oversized tires, family-packed excursions, highway demands, a hardtop and the prospect of toting a cargo
trailer, I replace the original 2.5L four with the popular 4.0L inline EFI/MPI six. A more rugged YJ/XJ/TJ
type Aisin AX-15 transmission replaces the original AX-5. An additional upgrade is the use of the external
slave cylinder package found on later YJs and the TJ Wrangler models.
Illus. 1: During transmission removal, the older AX-5 release
bearing/slave cylinder is visible. This system will not be used upon reassembly. Within this chapter, you
will find the step-by-step rebuild of the AX-15 transmission and installation/upgrade of the front bearing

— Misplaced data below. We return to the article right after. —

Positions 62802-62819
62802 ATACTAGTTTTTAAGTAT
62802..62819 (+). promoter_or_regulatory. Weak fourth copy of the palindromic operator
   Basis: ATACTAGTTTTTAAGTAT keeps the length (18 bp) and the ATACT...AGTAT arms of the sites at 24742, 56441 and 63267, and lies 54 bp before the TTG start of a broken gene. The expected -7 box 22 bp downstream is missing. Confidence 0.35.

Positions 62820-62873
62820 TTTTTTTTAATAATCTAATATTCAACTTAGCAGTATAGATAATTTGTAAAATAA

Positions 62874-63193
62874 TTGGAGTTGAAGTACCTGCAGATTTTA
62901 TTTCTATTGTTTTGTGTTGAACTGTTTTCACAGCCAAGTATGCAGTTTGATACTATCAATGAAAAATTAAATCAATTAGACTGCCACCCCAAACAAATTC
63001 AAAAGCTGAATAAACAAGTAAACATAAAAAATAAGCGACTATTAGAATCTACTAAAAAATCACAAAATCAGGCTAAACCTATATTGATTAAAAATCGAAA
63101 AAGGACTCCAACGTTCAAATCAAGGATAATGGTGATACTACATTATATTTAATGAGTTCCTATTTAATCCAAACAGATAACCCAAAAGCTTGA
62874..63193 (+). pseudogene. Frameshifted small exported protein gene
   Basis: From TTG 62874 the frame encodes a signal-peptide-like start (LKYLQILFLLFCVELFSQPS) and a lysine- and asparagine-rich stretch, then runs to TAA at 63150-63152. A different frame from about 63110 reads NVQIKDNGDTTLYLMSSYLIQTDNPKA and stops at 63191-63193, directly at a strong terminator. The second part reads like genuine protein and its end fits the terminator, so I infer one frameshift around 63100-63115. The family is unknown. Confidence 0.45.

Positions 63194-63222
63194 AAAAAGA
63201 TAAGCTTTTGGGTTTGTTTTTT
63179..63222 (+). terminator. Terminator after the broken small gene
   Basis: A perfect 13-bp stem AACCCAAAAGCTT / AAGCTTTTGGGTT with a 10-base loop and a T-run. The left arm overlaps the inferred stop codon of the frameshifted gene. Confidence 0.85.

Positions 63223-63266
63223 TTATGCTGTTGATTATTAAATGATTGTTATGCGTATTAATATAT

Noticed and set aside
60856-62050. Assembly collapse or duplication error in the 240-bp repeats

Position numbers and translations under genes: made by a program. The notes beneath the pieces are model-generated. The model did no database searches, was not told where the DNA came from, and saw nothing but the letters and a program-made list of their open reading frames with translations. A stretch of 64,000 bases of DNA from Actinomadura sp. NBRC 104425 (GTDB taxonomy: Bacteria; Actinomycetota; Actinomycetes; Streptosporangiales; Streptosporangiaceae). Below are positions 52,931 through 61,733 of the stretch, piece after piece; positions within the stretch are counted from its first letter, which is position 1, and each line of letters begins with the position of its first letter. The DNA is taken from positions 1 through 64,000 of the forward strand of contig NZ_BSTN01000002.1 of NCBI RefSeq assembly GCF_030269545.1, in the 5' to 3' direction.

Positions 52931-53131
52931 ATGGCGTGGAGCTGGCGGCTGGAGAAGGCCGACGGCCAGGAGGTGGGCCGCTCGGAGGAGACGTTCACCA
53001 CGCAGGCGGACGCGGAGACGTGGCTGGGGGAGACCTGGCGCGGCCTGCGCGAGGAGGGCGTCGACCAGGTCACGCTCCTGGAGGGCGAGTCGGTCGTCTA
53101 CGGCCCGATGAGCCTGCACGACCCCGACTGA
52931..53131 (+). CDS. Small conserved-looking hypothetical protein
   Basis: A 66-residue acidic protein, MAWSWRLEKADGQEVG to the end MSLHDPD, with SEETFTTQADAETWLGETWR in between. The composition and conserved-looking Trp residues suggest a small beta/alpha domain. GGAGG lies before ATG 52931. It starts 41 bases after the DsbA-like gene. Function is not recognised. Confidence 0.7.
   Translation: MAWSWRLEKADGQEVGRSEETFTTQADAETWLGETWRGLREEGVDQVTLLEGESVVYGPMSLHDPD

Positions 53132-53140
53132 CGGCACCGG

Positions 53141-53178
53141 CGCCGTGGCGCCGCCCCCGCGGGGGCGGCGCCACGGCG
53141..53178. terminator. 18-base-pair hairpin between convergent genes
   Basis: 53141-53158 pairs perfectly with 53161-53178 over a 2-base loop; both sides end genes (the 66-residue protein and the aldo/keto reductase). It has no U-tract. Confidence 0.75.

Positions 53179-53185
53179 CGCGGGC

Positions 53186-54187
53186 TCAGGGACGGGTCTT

retainer. This will accommodate the external slave cylinder used with a 1993-up YJ and the TJ clutch
Illus. 2: This is the ’93-up YJ and TJ Wrangler clutch housing with a
mechanical release arm and a conventional clutch release bearing. These components and an external slave
cylinder will eliminate use of the internal slave/bearing assembly. The transmission requires a new iron
front bearing retainer to accommodate the release bearing design. (See new bearing retainer in the assembly
of the AX-15 transmission.)
Illus. 3: This is the external slave cylinder clutch housing found on
’93 up 4.0L engines. The transmission pattern is an AX-15 or NV3550 type. The slave cylinder mounts outboard
of the clutch housing, easily accessible and simple to remove and replace. Note the pushrod—this part engages
the cross-type mechanical release arm at a point opposite the pivot stud.
Note—AX-15 and NV3550 front face patterns are nearly identical. The
NV3550 clutch housing will interchange with the AX-15 clutch housing. When mating the AX-15 housing to the
later NV3550 transmission, there is a need to die-grind a small area of interfering material from the AX-15